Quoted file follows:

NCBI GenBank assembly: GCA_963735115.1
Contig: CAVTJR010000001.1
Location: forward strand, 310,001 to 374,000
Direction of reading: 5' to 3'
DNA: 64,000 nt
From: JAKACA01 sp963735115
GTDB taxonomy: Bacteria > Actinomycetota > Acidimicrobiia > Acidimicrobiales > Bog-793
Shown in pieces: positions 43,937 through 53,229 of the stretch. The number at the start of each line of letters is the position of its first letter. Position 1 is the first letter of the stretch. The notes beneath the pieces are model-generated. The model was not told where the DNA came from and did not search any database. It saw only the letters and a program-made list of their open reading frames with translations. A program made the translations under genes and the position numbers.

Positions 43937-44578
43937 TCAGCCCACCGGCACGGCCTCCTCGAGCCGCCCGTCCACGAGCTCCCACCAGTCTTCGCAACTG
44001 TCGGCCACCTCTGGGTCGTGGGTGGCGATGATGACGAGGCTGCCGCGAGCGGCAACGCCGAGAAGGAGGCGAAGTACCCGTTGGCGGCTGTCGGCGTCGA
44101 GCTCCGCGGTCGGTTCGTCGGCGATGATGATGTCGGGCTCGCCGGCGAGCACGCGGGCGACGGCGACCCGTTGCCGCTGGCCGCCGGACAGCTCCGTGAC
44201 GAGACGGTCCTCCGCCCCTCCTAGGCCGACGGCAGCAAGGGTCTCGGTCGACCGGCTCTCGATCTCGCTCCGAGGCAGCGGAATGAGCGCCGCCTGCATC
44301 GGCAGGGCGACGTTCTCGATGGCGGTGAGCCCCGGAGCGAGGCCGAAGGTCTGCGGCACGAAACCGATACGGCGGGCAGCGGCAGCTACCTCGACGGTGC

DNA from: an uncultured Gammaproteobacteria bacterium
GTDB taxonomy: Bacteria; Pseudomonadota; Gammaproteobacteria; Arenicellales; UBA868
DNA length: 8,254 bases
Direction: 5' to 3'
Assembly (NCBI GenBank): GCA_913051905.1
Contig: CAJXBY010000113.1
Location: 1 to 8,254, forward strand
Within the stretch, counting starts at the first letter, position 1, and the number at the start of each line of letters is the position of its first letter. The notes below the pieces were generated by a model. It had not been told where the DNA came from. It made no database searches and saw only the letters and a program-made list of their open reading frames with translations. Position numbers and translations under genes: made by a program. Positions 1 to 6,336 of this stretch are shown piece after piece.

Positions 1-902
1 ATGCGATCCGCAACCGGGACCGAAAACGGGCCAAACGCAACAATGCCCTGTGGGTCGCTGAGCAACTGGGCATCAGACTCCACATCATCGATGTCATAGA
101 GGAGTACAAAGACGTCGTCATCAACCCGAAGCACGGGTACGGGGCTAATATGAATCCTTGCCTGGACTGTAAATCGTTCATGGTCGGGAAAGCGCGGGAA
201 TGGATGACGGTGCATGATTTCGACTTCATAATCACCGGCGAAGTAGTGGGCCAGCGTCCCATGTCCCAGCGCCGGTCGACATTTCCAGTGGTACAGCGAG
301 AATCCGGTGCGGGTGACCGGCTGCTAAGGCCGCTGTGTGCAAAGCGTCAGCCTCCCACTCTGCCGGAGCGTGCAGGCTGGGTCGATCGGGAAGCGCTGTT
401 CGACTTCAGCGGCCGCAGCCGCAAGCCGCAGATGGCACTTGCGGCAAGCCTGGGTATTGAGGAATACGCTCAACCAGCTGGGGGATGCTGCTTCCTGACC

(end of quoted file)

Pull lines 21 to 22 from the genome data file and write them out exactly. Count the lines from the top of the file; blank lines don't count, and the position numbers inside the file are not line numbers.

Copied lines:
Location: 1 to 8,254, forward strand
Within the stretch, counting starts at the first letter, position 1, and the number at the start of each line of letters is the position of its first letter. The notes below the pieces were generated by a model. It had not been told where the DNA came from. It made no database searches and saw only the letters and a program-made list of their open reading frames with translations. Position numbers and translations under genes: made by a program. Positions 1 to 6,336 of this stretch are shown piece after piece.